Originally, the legacy venues of the Olympics, Ashford and Cliffe on the Hoo Peninsula were among the areas considered before the promoters moved to Swanscombe.
The project was also the first to be declared an infrastructure project of national significance (NSIP).
But since 2012, plans have been plagued by constant delays, with sponsors pulling back and fearing millions of pounds in losses.
The current timeline has the first of two theme parks to open in 2024 and 2029.
The London Resort
The current director of the cheif, PY Gerbeau, said in December 2020 that he had been “non-stop” since taking office 18 months earlier.
The French entrepreneur is credited with saving the Millennium Dome project, now the O2 in Greenwich, and recently recovered from the coronavirus.
“We have relaunched, revised and reprogrammed the whole business. It will be more than just a theme park.”
It should be noted that this vision for the London Resort has progressed further than any other project so far.
On December 31, 2020, a planning request was formally submitted to the government and was accepted for consideration the following week.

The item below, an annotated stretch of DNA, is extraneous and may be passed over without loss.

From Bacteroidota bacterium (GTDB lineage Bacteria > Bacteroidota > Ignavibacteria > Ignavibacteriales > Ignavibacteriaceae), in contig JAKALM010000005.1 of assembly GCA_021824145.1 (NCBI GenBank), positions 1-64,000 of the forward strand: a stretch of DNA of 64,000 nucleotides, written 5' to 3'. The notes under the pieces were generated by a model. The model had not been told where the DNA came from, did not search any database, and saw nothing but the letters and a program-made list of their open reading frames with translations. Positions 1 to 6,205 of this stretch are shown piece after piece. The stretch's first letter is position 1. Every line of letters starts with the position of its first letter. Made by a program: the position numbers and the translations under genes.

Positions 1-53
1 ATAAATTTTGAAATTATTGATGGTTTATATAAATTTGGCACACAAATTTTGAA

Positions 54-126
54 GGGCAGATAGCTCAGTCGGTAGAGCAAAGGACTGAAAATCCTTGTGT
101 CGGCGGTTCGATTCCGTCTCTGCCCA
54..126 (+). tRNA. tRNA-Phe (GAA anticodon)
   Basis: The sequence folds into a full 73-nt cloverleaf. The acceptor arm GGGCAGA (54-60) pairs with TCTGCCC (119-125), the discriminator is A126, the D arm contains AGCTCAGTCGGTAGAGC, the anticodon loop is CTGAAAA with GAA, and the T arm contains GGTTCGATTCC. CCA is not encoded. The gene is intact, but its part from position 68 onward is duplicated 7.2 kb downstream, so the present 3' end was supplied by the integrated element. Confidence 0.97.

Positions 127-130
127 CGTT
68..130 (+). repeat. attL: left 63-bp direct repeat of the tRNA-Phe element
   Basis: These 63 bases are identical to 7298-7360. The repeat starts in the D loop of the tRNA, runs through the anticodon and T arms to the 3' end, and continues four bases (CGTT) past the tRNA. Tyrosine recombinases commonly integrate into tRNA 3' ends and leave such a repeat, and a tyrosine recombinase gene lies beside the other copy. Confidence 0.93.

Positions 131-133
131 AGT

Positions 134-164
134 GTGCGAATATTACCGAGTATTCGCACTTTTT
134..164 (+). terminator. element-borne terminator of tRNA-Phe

The document contains more than 25,000 reports, assessments and analyzes, and marks new territory and new hope for those who hope to see the theme park come to life.
The government, through its planning inspection agency, has 28 days in which to write to local authorities and together assess the ‘adequacy’ of the consultation and conduct an assessment. request before accepting or rejecting the submission.
Bumps and barriers
The journey since the resort’s plans were first revealed has been far from smooth, with budget concerns first affecting plans that have struggled to get anything formal submitted.
Then the sponsors started to pull back and the plans were redesigned.
As mentioned above however, the developers in charge now seem closer than their predecessors to starting construction work on the monster.
The biggest barrier that remains today appears to be an environmental barrier.
Activists have long protested against the London Resort, arguing that the plans “threaten the rich diversity of life” in the territory.
The meadows, wetlands and brownfields known as the Swanscombe Marshes are home to more rare and endangered species than any other brownfield site in the UK.
Besides the abundance of bees, butterflies, beetles, cuckoos and marsh lizards, the land is one of only two places in the UK where you can find the distinguished critically endangered jumping spider. extinction (Attulus distinguendus).